New Music Tuesday 16 - Modern Charms
Posted by Alex Bohea on December 17, 2013
A weekly feature here at The Great Divide Blog is our New Music Tuesday; introducing you to an artist or band you may not have heard of. We can’t guarantee that you won’t have heard of them, but if that’s the case, it might give you a little reminder to revisit them sometime soon.
This week we take a trip over to the South Coast of America to check out one of San Fransisco’s finest new bands, Modern Charms. The band, made up of members from Black Breath and Dissolve, already have a lineup with an extremely high quality past. Inna, who spent some time working with Whirr in the past, is the voice behind the band and draws together the beautifully spacey and dreamy pop that Modern Charms have been producing. With the backing of guitar tones from a galactic bliss and sounds from a distortion wonderland, the band instantly stuck me on their 90’s influenced rhythms. This year finally sees the release of their self-titled mini album which has made many of best of year list. If the influences of Sun Kil Moon, Swervedriver, Smashing Pumpkins and Ride don’t make you want to give them a listen, I’m not sure what will.
We interviewed Mark from the band to catch up on life post-recording, the pressures of starting a new band and what comes next for Modern Charms. Check it out below.
TGD: Hi, can you introduce yourself and give us a little of the history surrounding the band?
Mark: Hi. The band is Blaine Patrick, Inna Kurikova, and myself, Mark Palm. A few years ago I moved to San Francisco and that's when I met Blaine. We hit it off immediately and seemed to have some similar tastes in music, but not so similar that we couldn't introduce and expose each other to new stuff that we weren't already familiar with, which is nice. For example, he turned me on to Sun Kil Moon and Mark Kozelek. And I remember introducing him to Swervedriver's 'Mezcal Head' record on the way down to LA for a recording session. Blew his mind. For real, I've never seen anyone react that way to hearing a band for the first time before. Anyway, we started jamming together and it seemed like our guitar playing and song-writing styles complemented each other nicely and we got some songs together. Blaine said he had a friend who could sing. Inna came over one evening and we played her some songs. She demo'd some vocals for the song When We Get There and it was obvious it was gonna work. Her voice was perfect.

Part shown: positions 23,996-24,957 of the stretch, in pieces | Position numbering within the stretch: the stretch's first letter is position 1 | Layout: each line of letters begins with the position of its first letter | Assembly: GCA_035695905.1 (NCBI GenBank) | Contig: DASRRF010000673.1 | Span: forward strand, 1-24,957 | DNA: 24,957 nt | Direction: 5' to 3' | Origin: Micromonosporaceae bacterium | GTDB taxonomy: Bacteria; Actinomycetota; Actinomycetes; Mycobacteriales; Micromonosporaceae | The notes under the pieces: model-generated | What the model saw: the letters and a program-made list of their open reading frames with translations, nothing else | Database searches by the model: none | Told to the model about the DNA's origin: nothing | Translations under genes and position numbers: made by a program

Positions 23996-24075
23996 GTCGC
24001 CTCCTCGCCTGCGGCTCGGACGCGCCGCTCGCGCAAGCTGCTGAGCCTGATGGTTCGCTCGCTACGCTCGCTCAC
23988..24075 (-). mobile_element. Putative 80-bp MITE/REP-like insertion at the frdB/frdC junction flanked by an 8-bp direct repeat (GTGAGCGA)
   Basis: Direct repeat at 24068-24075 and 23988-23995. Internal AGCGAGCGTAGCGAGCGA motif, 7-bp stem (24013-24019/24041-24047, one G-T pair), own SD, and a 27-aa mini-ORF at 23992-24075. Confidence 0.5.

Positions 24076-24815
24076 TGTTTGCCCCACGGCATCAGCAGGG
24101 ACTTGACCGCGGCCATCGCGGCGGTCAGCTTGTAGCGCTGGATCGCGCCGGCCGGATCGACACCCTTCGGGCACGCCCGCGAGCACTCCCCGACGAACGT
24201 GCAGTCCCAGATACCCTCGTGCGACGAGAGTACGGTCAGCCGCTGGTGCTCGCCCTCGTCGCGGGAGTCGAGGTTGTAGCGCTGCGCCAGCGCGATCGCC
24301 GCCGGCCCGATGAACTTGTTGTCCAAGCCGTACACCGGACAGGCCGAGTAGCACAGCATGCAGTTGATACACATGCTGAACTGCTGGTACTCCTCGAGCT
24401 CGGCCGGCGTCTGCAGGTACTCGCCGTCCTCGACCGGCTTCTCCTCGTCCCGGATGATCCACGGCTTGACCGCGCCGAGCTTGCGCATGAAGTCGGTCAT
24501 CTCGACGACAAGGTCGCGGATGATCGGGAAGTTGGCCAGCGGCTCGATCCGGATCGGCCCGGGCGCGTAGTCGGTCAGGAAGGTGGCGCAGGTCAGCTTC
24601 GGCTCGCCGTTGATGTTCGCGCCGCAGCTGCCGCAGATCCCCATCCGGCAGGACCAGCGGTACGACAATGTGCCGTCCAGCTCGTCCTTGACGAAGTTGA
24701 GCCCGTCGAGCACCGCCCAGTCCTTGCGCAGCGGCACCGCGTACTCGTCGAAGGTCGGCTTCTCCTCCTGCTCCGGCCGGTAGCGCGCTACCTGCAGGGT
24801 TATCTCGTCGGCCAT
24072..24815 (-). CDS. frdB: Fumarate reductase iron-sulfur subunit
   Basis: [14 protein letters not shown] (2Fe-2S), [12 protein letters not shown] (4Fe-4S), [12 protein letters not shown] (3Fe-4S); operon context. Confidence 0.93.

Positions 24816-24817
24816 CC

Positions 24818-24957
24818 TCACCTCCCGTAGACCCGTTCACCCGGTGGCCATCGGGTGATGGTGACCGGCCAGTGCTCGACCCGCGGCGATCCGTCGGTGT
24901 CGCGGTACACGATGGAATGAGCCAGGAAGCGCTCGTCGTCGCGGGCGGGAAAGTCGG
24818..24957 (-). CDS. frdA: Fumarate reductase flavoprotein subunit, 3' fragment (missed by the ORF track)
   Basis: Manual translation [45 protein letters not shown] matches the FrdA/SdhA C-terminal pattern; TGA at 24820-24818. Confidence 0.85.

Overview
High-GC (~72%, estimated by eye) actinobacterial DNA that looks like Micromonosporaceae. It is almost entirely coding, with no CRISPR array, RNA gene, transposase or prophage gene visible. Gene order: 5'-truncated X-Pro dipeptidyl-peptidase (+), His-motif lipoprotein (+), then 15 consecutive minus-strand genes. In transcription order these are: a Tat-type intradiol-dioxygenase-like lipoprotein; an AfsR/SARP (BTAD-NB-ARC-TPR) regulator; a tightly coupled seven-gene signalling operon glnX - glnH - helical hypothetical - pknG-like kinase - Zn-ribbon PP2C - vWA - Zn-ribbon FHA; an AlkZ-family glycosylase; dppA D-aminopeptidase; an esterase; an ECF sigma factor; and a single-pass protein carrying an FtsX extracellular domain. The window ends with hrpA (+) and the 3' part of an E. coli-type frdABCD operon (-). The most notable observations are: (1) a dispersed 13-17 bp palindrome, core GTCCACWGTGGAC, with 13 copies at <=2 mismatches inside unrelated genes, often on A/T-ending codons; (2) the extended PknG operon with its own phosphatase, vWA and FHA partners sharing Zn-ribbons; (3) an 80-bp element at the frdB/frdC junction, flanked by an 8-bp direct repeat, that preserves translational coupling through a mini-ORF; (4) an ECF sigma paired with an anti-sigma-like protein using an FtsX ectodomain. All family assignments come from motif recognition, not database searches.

TGD: Whirr became popular in England after the UK tour with Title Fight. With Inna now playing in Modern Charms and Mark coming from Black Breath, did you feel a pressure to satisfy straight away? Does it help having an audience backing when starting a new band?
M: Well, Modern Charms came first actually so there was no pressure. The Modern Charms record was all recorded before Inna ever played with Whirr and before I joined Black Breath so we weren't thinking about anything like that when we were making the record. I think it's helped us a little that Inna played some shows with Whirr and did the live record with them. Whirr has been real helpful and supportive of the Modern Charms record and I think it helps to have a much more popular band, like Whirr, recommending our record to their audience. As for Black Breath, I'm sure there is some cross over, but we've never advertised ourselves as "members of Black Breath" so I don't think that is really much of a factor. I guess it gets mentioned from time to time in articles and reviews, so perhaps that makes some fans of Black Breath curious enough to give Modern Charms a listen. People seem to have very broad tastes in music these days so I'm sure there are some folks who are fans of both bands.
TGD: Your self-titled debut record has finally been physically released. On reflection, what are your feelings on the mini-album post-production? Is it a case of wanting to work on something new straight away due to the unfortunate delay in release?
M: I think we're all very pleased that it is finally seeing the light of day. It's been a long process. On reflection, there are things about the record that could be improved upon for sure. It has it's flaws, but I like that it is kind of a snapshot, or momento, of my time spent living in San Francisco. Of course I have lots of memories of my time there, but it's nice to have a physical object to remind me. As for working on new Modern Charms material immediately, we haven't started on anything new together, but Blaine and Inna have recorded some new songs for their band Dissolve and I highly recommend giving them a listen (www.dissolvemusic.bandcamp.com). It will definitely appeal to anyone who enjoys Modern Charms.